By Angele Kedatiene
The chairperson of the ruling Greens and Peasantries Union Ramunas Karbauskis has stated that he would withdraw from the ruling coalition right after the Presidential and European Parliament election, if his political party loose them, what would hopefully mean early parliamentary elections in autumn.
According to political analysts, this statement aims at attracting more electorate for the Greens and Peasantries Union. Following an opinion polls of 20-29 April, just 44% of Lithuanians already know which Presidential candidate they will vote for in the forthcoming Presidential elections of 12 May. Others, the larger part, could make the decision in very last days or the same day of elections, what provides for political uncertainty.
According to the opinion pool, Gitanas Nauseda, the independent candidate, and Ingrida Simonyte from Homeland Union/Lithuanian conservatives would take approximately equal share of votes, around 24-26%, while the Prime Minister Saulius Skvernelis, representing Greens and Peasantries Union – around 16%.
The electorates of these candidates are rather different. While Simonyte targets the educated, higher income urban electorate, that of Skvernelis lives in the countryside. The electorate of Nauseda is both, what is his strength, but also the weakness.
According to Karbauskis, a defeat of Skvernelis would mean return of the influence of Vytautas Landsbergis, the Chairman of first independent Lithuanian Parliament, former Chairman of Lithuanian conservatives, former MEP, recently back from retirement. The political influence of Landsbergis, gained over his undeniable merits for Lithuanian independence, has somehow been eroded from a certain power abuse, in political influence over rule of law and legal system in general. It is widely known that he is used to call prosecutors and judges, giving them orders in legal cases to hit at his political opponents.
According to Karbauskis, during the last years, Lithuania has established the system, similar to other post-soviet countries, when with the agreement of top politicians; it was possible to steal from the state and to persecute those who disagree. He said he had realised that even prosecutors were forced to comply with this.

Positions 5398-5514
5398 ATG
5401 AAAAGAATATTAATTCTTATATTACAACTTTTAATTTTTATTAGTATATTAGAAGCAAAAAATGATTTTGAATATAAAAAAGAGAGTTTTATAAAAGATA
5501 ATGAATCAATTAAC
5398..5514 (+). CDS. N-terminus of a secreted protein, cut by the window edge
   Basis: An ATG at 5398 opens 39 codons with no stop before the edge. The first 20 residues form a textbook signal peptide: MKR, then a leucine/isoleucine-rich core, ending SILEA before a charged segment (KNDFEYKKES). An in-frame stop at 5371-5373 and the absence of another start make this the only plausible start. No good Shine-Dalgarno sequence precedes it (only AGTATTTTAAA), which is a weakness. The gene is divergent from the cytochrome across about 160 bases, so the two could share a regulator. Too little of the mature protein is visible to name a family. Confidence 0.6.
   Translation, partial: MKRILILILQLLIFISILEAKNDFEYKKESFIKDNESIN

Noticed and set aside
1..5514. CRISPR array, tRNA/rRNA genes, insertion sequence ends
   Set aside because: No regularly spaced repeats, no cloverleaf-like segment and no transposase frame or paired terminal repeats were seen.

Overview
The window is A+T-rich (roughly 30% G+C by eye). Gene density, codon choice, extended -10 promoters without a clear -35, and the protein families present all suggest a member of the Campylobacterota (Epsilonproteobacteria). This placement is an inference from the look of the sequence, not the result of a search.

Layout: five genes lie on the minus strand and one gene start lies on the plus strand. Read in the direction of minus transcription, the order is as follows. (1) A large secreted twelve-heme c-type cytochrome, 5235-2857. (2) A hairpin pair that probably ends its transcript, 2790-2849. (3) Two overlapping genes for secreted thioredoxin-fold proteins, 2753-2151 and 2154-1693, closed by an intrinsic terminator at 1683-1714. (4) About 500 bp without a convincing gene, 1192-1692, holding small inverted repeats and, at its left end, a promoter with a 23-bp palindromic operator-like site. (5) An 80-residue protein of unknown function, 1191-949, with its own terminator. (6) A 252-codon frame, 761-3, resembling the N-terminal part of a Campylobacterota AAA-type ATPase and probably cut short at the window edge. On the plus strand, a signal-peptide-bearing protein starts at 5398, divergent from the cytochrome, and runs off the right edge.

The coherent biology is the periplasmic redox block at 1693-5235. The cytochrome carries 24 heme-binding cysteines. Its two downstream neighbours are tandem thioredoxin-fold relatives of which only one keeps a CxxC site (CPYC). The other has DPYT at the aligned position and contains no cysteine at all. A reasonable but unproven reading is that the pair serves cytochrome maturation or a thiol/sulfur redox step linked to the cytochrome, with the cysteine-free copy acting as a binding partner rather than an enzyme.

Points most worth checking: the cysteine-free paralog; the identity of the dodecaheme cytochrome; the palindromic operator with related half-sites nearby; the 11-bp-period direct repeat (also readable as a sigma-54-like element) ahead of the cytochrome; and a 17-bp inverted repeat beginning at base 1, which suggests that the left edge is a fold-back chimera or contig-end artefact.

According to data of the European Commission on state of justice in the European Union, released at the end of April, the processing of legal cases in Lithuania are fast, however the quality of work is insufficient, and the courts lack financing and independence. Lithuanian citizens think that the influence of politics over the rule of law is huge and is increasing. Recently Lithuania was shaken by the large case of corruption at the courts.
Meanwhile, Landsbergis himself, who truly faces controversial opponents and media attacks in Lithuania, is known for his no-comments approach. In his two recent articles published with the Delfi website, he criticises the two referendums to take place on 12 of May, while stating that he was going to abstain from vote in the dual citizenship referendum, as he calls it it badly formulated and prepared. He has also once again expressed his anti-Russian views while urging Western countries to learn to live without Russia. Nevertheless, in the same article he criticises the East-West division, while stating that it is the product of more than 100 years of propaganda, presumably Russian.